however. must have been speedily rebuked. was that the girl had been mistaken. to prove it is an honest sale you offer me?" "None. for she almost immediately returned without the basket. for I found the Countess walking the floor in an abstracted way. "except that I should not be afraid if all the police in New York knew I was here with this fine placque for sale. ignoring with a reassuring smile the first question. showing itself through all her languor." said she languidly. "besides. and with them all the glow." said she with something of the unrestrained love of art which she undoubtedly possessed. " Perhaps--" Just then a lady's fluttering voice rose from the room beyond inquiring for the Countess. "I don't need anything more of this kind. She started and cast me a keen glance. to be baffled by one rebuff." and she set it down with a fretful air. "This is a very pretty article you have brought me. . "What do you ask for it?" I named a fabulous price. But at sight of my respectful form standing with bent head in the doorway. "Where did it come from. Blake." returned I. and hurriedly taking the placque from my hand with an impulsive "O there's Amy. however. I urged her to take it in and show her mistress what it contained. "You had better take it to some one else. lying neglected on the table. The change I observed went deeper than that." she passed into the adjoining apartment. "I am in no mood to buy this afternoon. It was the same woman I had beheld standing like a glowing column of will and strength before the melancholy form of Mr. the placque I had brought. "I would very much like to sell it to you. or that she was laboring under some physical disability that robbed her dark cheek of the bloom that was its chiefest charm. My first thoughts upon entering the grand lady's presence." said I. she hurriedly thrust the letter into a book and took up the placque. I have no money to throw away. but with the will and strength gone. Her incredulity. it was more as if a light had been extinguished in her countenance." Then shortly. I was not. As she did so I marked her well and almost started at the change I observed in her since that evening at the Academy. saying Madame would see me. though with a doubtful shake of the head which was anything but encouraging. drying a letter she had evidently but just completed. by shaking it to and fro with an unsteady hand. leaving the door open behind her. Handing the basket I held to the girl.It came all too soon." She gave a shrug of her proud shoulder that bespoke the French Countess and softly ran her finger round the edge of the placque. The girl complied. "She no longer hopes. and what recommendations have you. and already felt repaid for my trouble. Madame was ill and could see no one. saying it was a rare article which might never again come her way. It was not only that she was dressed in some sort of loose dishabille that was in eminent contrast to the sweeping silks and satins in which I had hitherto beheld her adorned." With a hesitating hand I lifted the placque towards the basket." thought I.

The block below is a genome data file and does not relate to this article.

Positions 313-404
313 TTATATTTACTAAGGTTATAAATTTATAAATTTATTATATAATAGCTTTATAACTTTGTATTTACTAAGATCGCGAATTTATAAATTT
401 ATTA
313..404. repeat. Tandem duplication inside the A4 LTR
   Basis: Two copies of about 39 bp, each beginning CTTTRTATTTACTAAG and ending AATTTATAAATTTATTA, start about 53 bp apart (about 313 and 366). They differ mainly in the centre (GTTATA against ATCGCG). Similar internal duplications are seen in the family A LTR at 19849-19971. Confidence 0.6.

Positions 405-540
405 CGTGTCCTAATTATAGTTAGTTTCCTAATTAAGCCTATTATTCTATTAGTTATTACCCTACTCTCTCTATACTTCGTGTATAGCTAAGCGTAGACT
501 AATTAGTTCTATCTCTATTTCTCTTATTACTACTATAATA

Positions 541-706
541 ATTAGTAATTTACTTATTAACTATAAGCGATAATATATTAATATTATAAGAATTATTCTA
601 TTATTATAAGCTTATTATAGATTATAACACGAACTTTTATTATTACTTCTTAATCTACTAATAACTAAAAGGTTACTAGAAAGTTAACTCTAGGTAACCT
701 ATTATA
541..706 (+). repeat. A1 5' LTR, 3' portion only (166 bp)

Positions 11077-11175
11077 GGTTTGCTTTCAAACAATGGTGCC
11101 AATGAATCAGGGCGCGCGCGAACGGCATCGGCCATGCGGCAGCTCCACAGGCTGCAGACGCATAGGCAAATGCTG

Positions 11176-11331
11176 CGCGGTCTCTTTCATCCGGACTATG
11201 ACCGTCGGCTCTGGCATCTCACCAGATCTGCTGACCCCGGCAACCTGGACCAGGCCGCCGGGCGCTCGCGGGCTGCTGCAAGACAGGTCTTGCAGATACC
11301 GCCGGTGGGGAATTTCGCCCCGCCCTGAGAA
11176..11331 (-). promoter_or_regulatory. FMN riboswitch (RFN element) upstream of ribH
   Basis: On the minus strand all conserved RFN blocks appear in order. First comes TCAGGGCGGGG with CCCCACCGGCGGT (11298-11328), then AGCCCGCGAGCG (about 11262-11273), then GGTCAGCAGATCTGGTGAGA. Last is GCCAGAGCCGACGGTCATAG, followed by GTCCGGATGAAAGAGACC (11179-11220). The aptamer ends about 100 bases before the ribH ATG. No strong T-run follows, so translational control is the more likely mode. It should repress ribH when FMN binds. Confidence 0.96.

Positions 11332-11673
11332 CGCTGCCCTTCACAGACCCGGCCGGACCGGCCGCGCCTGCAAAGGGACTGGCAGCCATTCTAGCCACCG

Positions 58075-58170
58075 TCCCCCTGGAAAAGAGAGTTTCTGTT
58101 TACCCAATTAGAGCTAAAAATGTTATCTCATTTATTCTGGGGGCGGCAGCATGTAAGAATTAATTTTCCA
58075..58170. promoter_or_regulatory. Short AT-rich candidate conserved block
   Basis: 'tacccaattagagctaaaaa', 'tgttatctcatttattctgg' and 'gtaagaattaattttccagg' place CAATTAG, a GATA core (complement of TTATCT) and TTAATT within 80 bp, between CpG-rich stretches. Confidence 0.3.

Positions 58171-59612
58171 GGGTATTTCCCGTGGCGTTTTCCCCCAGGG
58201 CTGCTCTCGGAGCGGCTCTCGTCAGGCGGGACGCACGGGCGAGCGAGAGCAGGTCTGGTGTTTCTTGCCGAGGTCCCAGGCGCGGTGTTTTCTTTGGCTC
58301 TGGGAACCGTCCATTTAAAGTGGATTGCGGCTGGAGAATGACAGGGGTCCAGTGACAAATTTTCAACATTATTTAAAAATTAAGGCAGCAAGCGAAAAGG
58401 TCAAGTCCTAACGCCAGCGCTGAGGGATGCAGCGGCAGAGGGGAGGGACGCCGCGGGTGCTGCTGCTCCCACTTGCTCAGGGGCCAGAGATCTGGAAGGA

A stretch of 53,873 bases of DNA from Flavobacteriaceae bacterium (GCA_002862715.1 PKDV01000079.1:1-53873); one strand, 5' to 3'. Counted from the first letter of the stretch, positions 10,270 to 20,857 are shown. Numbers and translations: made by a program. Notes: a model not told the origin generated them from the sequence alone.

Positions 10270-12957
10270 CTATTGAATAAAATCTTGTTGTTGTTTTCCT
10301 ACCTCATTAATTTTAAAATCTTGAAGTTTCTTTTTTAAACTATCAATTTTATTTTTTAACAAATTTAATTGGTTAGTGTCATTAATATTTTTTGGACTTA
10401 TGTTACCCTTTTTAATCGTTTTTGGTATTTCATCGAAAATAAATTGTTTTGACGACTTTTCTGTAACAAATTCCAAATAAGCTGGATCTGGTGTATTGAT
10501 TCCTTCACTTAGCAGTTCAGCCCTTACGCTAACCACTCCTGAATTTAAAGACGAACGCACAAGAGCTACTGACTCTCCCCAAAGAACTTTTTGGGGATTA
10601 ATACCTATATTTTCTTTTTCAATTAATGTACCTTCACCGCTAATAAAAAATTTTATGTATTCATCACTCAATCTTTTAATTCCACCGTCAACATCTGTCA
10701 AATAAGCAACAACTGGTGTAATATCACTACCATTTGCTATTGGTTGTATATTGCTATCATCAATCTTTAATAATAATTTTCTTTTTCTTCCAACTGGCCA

"but as I remarked before. not two inches from my hand. being in no wise anxious to leave the placque behind me. let me assure you they are no longer practicable. Now was my time. I will see what Madame Dudevant can do for us. "and as he has an artist's eye for such things--" Her brows knitted and she turned away. If you still insist upon making up the dress in the way you propose. I went to the Cary reception last night and met Lulu Chittenden. She has actually grown old. is not conducive to the preservation of a woman's beauty. though I cannot but advise you to alter your plans and make the darker shade of velvet do. but--" "Pardon me. but a husband who comes home two o'clock in the morning with bleared eyes and empty pockets." I interrupted. I had only to throw back the cover and my curiosity would be satisfied. "Do you sell to him?" "I sell to anyone I can. You ask me news of cousin Holman. the Countess made a movement of advance and I closed the book with an inward groan over my illluck. "It is very pretty. Taking advantage of a moment when their backs were both turned. She created a great stir in Paris when she was there. evidently consulting in regard to its merits." said she with a weary air. I may consider the subject. I pressed open the book with a careful hand. I have tried in vain to match the sample you sent me at Stewart's. I meet him occasionally and he looks well. "sell it to whom you please." replied I. but has grown into the most sombre man you ever saw. then they withdrew to one side with the ornament I had brought. He has done what-Here the conversation ceased in the other room.I saw a quick interchange of greetings between her and a fashionably dressed lady. Arnold's and McCreery's. The book in which she had placed the letter she had been writing lay on the table right before me." "Mr. and with one eye on them and one on the sheet before me." said she. Madame. Blake!" She eyed me suspiciously. . I am not in the buying mood. How she manages to retain her spirits I cannot imagine. Blake of Second Avenue may give it to me if you do not. managed to read these words:-MY DEAREST CECILIA. Mr. "I have been considering the matter and I hold to my original price. "I do not want it. but was as lively as ever. If you will take half you mention. In regard to certain hopes of which you have sometimes made mention." I took up the placque and left the room.